Students connect with alumni mentors in the immigrant rights and human trafficking fields.
On October 19, the Immigrants’ Rights & Human Trafficking Program (IRHTP) held a breakfast to kick off its new Mentorship Program. Current students were connected with BU Law alumni mentors in the immigrant rights and human trafficking fields. The event also acknowledged the work of two distinguished alums, Martha Coakley (’79) and Iris Gomez (’80), both of whom spoke at the event.
“Working hard in the pursuit of justice can be challenging, especially as a 2L and 3L, when students are also balancing law review, moot court, and job searches,” says IRHTP Director and Clinical Associate Professor Julie Dahlstrom. “The impetus for the mentorship program is to take a moment for students to remember that there are truly rewarding career paths ahead of them.”
The breakfast was a launch of the first mentorship program for the new Immigrants’ Rights & Human Trafficking Program. Several alumni volunteered to participate in the program—many graduated from the BU Law clinical programs and now work in a range of organizations such as Central West Justice Center, National Immigrant Justice Center, the Boston Immigration Court, Department of Justice, small and large firms, the Board of Veterans Appeals, the Suffolk DA’s Office, and the Political Asylum/Immigration Representation (PAIR) Project.
“BU law students are fortunate to have access to the Immigrants’ Rights & Human Trafficking Program, since it gives them training on how lawyers can provide zealous and holistic representation to noncitizen and survivors of human trafficking,” says Iris Gomez (’80), staff attorney at the Massachusetts Law Reform Institute. “This work is so important now, when immigrant communities are increasingly feeling vulnerable and under threat in the current federal policy environment.”
The mentorship program is a new initiative to connect current students enrolled in the IRHTP with BU Law alumni. The goal is to allow current students to meet and engage with attorneys and leaders in the immigrant and human trafficking fields. The collaboration is designed to help students build skills, find post-graduation positions, and learn from successful lawyers on how to build a positive career.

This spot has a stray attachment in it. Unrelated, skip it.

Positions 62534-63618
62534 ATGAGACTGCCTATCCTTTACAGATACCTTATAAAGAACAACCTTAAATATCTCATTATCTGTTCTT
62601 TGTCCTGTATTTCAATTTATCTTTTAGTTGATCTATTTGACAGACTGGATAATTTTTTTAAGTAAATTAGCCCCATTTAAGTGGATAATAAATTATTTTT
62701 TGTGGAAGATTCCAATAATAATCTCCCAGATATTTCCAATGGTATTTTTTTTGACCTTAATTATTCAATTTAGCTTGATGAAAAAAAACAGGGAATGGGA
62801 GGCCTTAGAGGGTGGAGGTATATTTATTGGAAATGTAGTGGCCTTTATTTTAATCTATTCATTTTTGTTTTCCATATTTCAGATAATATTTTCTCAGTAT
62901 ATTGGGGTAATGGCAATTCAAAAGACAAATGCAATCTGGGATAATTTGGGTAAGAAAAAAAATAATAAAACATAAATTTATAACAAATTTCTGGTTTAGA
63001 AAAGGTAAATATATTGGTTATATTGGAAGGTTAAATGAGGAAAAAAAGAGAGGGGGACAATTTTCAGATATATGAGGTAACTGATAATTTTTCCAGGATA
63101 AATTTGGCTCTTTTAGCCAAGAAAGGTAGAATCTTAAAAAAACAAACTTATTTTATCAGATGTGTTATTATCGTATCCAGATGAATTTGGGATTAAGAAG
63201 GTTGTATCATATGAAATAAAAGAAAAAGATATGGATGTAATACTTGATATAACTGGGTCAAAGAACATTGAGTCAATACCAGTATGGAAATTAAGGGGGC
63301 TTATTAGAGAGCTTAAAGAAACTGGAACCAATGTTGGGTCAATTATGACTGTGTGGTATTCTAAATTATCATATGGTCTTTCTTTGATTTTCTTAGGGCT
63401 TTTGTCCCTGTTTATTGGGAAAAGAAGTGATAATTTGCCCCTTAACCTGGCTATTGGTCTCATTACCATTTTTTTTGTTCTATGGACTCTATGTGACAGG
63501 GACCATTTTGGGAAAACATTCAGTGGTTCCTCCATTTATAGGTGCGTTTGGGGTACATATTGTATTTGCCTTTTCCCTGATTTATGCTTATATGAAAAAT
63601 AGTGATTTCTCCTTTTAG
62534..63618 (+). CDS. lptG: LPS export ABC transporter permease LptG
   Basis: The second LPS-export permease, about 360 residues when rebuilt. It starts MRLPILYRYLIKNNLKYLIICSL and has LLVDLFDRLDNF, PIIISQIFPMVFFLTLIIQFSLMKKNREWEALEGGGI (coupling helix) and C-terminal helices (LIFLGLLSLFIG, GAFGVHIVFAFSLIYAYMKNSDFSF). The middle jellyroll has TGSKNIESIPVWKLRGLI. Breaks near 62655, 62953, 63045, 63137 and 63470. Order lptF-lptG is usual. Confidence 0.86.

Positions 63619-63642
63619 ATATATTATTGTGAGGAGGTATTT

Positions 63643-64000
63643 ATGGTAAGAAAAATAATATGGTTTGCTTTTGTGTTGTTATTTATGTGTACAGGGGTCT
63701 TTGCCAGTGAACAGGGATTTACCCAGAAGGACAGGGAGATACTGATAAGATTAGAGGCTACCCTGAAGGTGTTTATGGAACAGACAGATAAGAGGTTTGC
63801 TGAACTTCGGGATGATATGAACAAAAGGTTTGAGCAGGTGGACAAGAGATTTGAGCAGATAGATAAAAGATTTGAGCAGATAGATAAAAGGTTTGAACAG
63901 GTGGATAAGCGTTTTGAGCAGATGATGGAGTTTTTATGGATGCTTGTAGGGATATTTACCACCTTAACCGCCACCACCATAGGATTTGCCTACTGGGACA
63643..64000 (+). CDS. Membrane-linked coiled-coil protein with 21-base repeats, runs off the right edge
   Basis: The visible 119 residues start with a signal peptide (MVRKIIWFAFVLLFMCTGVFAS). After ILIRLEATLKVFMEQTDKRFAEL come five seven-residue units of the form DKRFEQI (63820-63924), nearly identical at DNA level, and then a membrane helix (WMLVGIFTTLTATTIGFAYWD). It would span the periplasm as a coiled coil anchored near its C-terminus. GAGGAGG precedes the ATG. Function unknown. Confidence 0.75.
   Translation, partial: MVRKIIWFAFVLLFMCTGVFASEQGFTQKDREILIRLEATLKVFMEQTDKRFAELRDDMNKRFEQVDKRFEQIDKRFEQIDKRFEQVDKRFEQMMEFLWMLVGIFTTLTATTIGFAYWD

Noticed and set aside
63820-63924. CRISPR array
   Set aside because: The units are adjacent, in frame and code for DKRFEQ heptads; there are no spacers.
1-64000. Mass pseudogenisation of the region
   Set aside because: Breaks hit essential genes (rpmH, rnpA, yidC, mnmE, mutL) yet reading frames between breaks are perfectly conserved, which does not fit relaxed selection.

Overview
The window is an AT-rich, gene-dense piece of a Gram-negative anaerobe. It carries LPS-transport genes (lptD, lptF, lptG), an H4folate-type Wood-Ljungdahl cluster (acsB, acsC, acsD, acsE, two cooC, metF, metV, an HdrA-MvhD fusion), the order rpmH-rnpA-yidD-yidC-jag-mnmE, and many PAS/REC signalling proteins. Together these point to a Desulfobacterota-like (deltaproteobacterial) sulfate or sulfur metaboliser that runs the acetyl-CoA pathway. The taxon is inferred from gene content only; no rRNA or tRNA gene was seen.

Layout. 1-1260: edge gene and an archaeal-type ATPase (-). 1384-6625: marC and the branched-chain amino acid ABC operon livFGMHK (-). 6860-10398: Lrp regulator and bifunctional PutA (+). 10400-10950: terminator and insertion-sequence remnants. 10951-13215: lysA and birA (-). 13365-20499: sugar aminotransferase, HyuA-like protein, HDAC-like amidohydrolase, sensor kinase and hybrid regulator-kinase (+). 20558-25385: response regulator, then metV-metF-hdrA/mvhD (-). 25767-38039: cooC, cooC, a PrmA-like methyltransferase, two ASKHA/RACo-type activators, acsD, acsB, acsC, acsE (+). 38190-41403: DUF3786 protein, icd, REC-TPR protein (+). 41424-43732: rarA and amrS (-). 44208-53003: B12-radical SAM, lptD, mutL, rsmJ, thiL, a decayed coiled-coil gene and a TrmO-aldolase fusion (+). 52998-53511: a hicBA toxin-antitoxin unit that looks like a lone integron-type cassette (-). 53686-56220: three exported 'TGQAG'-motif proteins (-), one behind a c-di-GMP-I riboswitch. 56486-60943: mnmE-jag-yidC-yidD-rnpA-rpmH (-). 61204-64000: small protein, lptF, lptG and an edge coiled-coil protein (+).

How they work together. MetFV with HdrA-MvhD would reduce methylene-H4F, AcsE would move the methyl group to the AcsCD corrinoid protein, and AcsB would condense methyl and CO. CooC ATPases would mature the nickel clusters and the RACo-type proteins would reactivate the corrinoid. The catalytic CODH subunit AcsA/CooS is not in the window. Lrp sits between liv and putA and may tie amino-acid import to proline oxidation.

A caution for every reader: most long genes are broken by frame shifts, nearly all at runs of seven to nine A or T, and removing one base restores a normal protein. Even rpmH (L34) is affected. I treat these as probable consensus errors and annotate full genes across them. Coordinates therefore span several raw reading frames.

“It was the idea of the IRHTP faculty to improve support and mentorship available to clinic students,” says Professor Dahlstrom. “This partnership helps students learn more about potential career paths, about how to become an effective lawyer, and about the many ways to lawyer in these fields.”
Students participating in the IRHTP filled out an online survey indicating their interests, which was then used to match them to the volunteered alumni, who also filled out an interest-based survey. Students and alumni were connected via email, and were asked to attend the kickoff breakfast where they could meet.
“BU Law School’s clinic provides needed advocacy for those who need a voice in the justice system, and paves the way for changes needed in that system to better protect victims and civil rights in the future,” says former Attorney General of Massachusetts Martha Coakley (’79). “The mentoring provided for the students is a crucial piece of their education.”
Reported by Natalie Carroll (COM’19)
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